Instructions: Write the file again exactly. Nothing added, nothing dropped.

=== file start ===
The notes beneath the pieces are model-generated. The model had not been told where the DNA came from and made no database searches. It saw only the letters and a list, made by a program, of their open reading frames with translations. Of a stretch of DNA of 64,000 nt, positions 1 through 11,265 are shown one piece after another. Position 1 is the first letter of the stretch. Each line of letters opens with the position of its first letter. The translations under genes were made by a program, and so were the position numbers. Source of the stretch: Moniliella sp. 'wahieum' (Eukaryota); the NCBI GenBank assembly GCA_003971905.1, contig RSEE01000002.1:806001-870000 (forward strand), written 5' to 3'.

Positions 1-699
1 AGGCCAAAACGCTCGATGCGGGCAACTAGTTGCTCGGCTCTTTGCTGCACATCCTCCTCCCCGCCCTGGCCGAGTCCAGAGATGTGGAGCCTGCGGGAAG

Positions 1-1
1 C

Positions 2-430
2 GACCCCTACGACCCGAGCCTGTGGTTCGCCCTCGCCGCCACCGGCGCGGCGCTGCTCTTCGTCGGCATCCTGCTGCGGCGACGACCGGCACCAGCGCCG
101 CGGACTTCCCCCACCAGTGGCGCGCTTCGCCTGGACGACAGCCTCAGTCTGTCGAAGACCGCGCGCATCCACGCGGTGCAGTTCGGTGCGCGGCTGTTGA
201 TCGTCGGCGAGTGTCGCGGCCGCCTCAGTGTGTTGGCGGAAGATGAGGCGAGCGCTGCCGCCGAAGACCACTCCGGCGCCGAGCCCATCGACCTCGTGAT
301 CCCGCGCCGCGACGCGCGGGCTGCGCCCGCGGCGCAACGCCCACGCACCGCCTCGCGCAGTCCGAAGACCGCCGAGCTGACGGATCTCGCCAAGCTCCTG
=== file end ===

The notes beneath the pieces are model-generated. The model had not been told where the DNA came from and made no database searches. It saw only the letters and a list, made by a program, of their open reading frames with translations. Of a stretch of DNA of 64,000 nt, positions 1 through 11,265 are shown one piece after another. Position 1 is the first letter of the stretch. Each line of letters opens with the position of its first letter. The translations under genes were made by a program, and so were the position numbers. Source of the stretch: Moniliella sp. 'wahieum' (Eukaryota); the NCBI GenBank assembly GCA_003971905.1, contig RSEE01000002.1:806001-870000 (forward strand), written 5' to 3'.

Positions 1-699
1 AGGCCAAAACGCTCGATGCGGGCAACTAGTTGCTCGGCTCTTTGCTGCACATCCTCCTCCCCGCCCTGGCCGAGTCCAGAGATGTGGAGCCTGCGGGAAG

Positions 1-1
1 C

Positions 2-430
2 GACCCCTACGACCCGAGCCTGTGGTTCGCCCTCGCCGCCACCGGCGCGGCGCTGCTCTTCGTCGGCATCCTGCTGCGGCGACGACCGGCACCAGCGCCG
101 CGGACTTCCCCCACCAGTGGCGCGCTTCGCCTGGACGACAGCCTCAGTCTGTCGAAGACCGCGCGCATCCACGCGGTGCAGTTCGGTGCGCGGCTGTTGA
201 TCGTCGGCGAGTGTCGCGGCCGCCTCAGTGTGTTGGCGGAAGATGAGGCGAGCGCTGCCGCCGAAGACCACTCCGGCGCCGAGCCCATCGACCTCGTGAT
301 CCCGCGCCGCGACGCGCGGGCTGCGCCCGCGGCGCAACGCCCACGCACCGCCTCGCGCAGTCCGAAGACCGCCGAGCTGACGGATCTCGCCAAGCTCCTG